Response To Recent Richard Stiennon (Forbes) Article On Microsoft Licensing Within Embedded Systems Like Sandboxes

Richard Stiennon recently wrote an informative article in Forbes titled “Sandbox Vendors Ignore Microsoft License Agreements.” The focus of this article is on licensing challenges related to Microsoft’s Customer License Agreement for embedded systems and sandboxing technologies like our WildFire WF-500. Stiennon writes that “there is no provision for a vendor to ship appliances with multiple virtual instances of Windows” or the Microsoft “Office productivity suite.” This presented a real challenge for sandboxing technologies like the WildFire WF-500 that emulate environments such as Microsoft Windows in order to detect and prevent new advanced cyber threats.

Our solution was simple. Palo Alto Networks licenses every instance of Microsoft software on each WildFire WF-500. There were no shortcuts taken. In fact, long before the initial release of the WF-500, we engaged directly with Microsoft to explore how to properly license their software on the WF-500. Unfortunately at the time no simple option existed for this type of technology. To ensure our customers had full access to the Microsoft Windows operating system and Office applications within the WildFire virtual environment, we made the decision to include a full OEM Windows license and consumer Office license with the purchase of every WF-500.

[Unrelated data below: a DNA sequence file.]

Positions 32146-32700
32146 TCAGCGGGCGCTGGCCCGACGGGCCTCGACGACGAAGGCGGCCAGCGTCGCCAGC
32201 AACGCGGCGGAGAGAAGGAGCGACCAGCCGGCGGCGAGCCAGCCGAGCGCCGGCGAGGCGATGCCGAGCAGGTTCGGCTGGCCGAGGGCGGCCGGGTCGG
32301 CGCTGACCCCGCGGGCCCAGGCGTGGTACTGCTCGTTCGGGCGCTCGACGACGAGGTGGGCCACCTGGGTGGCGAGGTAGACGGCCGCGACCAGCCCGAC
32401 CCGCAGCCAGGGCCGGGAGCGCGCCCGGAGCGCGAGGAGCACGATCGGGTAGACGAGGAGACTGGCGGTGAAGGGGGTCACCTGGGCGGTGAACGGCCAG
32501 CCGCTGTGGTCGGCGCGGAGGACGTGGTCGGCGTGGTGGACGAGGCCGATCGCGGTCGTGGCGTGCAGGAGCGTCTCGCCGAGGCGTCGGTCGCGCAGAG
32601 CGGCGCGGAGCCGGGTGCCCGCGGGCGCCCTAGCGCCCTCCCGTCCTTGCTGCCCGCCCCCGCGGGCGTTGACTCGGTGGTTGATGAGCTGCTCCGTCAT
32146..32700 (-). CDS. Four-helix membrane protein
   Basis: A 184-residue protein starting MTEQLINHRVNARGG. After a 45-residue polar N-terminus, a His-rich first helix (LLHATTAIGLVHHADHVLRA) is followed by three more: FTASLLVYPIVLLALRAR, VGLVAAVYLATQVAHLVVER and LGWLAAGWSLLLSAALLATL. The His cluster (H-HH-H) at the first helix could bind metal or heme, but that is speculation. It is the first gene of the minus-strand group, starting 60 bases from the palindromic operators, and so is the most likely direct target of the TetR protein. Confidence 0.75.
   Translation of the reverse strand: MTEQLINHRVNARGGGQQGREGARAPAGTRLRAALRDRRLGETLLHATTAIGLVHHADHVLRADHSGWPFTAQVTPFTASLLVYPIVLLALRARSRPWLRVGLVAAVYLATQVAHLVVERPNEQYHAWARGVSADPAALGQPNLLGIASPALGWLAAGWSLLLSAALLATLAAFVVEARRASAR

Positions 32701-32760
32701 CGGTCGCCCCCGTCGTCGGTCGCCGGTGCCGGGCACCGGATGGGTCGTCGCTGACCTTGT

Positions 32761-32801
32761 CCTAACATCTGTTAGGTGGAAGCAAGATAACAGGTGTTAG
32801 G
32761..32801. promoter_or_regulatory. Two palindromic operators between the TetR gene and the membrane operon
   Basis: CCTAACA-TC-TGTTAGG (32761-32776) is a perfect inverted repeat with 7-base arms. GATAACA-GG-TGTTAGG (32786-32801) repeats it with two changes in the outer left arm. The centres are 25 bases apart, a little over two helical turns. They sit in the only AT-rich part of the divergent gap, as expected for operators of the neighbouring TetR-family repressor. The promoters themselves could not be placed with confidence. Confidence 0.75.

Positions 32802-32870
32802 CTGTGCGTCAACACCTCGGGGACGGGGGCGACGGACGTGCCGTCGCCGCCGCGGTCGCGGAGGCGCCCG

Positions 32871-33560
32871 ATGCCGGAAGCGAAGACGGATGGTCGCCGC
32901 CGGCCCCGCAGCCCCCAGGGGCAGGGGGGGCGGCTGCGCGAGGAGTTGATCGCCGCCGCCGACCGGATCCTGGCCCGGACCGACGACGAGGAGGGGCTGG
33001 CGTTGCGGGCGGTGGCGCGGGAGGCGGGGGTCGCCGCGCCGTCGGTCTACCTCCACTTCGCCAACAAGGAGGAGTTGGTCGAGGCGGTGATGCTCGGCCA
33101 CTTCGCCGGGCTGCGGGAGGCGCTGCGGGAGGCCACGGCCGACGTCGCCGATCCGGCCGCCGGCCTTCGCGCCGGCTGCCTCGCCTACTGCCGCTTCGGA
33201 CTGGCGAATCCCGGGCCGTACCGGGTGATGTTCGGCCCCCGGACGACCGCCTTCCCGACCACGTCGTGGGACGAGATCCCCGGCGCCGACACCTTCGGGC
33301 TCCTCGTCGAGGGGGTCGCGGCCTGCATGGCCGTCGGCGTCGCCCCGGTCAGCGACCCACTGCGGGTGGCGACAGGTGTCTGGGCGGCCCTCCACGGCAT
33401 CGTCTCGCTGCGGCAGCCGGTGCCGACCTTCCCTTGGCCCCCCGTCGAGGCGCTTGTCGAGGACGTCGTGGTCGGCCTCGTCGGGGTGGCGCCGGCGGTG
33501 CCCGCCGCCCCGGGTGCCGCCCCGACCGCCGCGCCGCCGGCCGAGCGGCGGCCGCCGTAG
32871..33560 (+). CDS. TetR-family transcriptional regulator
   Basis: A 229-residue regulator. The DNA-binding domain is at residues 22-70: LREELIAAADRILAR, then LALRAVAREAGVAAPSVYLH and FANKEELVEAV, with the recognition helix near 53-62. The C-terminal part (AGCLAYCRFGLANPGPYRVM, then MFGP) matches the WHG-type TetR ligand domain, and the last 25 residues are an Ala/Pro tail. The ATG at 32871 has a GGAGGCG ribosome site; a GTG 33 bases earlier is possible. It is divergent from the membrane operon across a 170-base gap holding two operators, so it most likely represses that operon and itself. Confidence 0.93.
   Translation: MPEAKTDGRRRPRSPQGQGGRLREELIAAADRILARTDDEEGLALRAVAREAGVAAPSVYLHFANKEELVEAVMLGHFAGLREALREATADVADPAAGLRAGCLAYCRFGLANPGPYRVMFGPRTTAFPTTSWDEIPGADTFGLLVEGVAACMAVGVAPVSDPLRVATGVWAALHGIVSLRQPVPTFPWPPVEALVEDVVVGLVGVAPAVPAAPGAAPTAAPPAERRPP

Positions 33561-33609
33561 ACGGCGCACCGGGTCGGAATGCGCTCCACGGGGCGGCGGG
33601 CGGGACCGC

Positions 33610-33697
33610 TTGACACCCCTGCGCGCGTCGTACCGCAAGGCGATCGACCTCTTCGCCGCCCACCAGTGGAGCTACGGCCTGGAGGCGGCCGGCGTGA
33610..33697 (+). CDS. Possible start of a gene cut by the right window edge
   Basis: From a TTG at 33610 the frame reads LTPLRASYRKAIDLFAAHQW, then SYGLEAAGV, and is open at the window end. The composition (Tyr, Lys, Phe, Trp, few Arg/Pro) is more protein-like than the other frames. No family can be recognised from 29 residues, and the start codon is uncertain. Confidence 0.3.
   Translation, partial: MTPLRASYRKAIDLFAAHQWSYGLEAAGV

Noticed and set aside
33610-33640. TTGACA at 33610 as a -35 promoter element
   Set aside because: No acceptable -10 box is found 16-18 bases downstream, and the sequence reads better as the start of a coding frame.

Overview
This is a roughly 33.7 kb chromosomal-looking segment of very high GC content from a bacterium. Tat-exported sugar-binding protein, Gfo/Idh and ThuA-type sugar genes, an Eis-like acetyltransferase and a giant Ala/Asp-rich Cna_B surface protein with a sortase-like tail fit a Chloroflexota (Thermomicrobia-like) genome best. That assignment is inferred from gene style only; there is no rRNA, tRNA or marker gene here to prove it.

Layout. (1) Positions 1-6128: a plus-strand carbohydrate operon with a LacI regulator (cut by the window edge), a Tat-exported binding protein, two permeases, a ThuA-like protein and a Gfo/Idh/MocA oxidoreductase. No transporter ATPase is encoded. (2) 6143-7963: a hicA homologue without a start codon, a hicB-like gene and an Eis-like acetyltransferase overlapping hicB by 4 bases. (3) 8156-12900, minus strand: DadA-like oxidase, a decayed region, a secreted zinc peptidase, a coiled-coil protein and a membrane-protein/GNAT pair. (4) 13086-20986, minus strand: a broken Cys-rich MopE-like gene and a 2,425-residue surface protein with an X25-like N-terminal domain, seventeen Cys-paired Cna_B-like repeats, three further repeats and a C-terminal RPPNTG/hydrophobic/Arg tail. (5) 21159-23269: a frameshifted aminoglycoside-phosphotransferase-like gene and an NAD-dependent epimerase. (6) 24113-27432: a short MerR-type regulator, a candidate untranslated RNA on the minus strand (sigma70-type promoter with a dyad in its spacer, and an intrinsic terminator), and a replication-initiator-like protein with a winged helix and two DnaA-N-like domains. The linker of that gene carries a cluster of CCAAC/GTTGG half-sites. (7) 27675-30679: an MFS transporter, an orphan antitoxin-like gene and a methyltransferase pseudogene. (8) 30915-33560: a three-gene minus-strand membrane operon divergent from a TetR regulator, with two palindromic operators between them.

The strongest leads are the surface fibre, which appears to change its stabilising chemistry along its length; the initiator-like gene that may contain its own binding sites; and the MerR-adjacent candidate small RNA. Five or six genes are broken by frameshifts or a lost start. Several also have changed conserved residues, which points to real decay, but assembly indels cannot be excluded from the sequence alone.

Recently, Microsoft notified us of a new licensing model designed for embedded security devices that use virtual instances of Windows. From our perspective, this decision will not impact our existing customers. We are actively engaged with Microsoft to take advantage of this new licensing model that we’ll transition to as soon as agreements are set.  Until then, we will continue to license every instance of Microsoft software running on our WildFire appliances, included with every purchase of the WildFire WF-500.

1 Reader Comment

  1. This is a consistent strategy for Microsoft licensing where the end device must be licensed not actually the application. Office365 has a similar model with entitlement benefits for 5 devices, not 5 user roles.

    OEM was the cheapest option but it will get interesting if the WF-500 attempts to run different versions or editions of Windows simultaneously on the same device

Got something to say?

Get updates: Unit 42

Sign up to receive the latest news, cyber threat intelligence and research from Unit42